According to Section 118 of the Labour Protection Act, the employer is required to pay severance to an employee whose employment is terminated without cause at the following rates:
To further elaborate, the termination of employment means any action where the employer does not allow the employee to continue to do work and does not pay wages to the employee, regardless of whether the cause is the cessation of the employment agreement or other cause. Further, this also covers the cases where an employee does not work and is not paid wages for the reason that the employer is unable to carry on with the business operations.
Payment for unused annual leave
Under Section 67 of the Labour Protection Act, if the employer dismisses the employee without the statutory causes, the employer has to compensate for the unused annual leave of the employee (including unused annual leave of the current year and accrued from the previous year thereof).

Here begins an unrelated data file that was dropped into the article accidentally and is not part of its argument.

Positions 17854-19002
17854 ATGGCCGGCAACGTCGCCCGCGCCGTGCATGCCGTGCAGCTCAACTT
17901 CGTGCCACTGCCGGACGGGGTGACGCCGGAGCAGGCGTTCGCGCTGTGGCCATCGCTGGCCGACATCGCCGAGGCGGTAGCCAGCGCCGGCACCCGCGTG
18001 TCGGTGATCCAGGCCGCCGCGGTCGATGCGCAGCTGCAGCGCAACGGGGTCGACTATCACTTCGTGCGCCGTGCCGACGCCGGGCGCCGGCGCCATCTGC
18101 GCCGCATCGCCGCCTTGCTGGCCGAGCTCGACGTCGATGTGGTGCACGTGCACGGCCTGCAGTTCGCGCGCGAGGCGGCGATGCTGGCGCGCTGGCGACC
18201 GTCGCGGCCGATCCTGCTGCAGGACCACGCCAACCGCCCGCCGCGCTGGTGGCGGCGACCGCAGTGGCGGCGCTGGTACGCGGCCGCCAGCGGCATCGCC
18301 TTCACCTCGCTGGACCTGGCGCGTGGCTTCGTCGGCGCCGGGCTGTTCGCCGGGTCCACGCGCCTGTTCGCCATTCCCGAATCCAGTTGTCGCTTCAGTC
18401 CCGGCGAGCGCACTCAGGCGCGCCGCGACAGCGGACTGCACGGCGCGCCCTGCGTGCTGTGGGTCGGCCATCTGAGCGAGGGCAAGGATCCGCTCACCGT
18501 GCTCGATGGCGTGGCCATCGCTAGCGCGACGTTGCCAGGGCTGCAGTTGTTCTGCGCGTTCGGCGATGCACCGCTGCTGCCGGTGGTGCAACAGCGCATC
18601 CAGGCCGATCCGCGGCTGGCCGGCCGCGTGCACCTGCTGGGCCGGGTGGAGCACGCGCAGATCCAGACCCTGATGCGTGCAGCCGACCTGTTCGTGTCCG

Compensation for Unfair Termination
Generally, the termination of employment without statutory causes may lead to the unfair dismissal. Although the employer makes all required payments, i.e. wages until the last working day, severance payment, payment in lieu of advance notice, and wage for unused annual leave, the employee may take the employer to the Labour Court if the employee feels that their dismissal is unfair.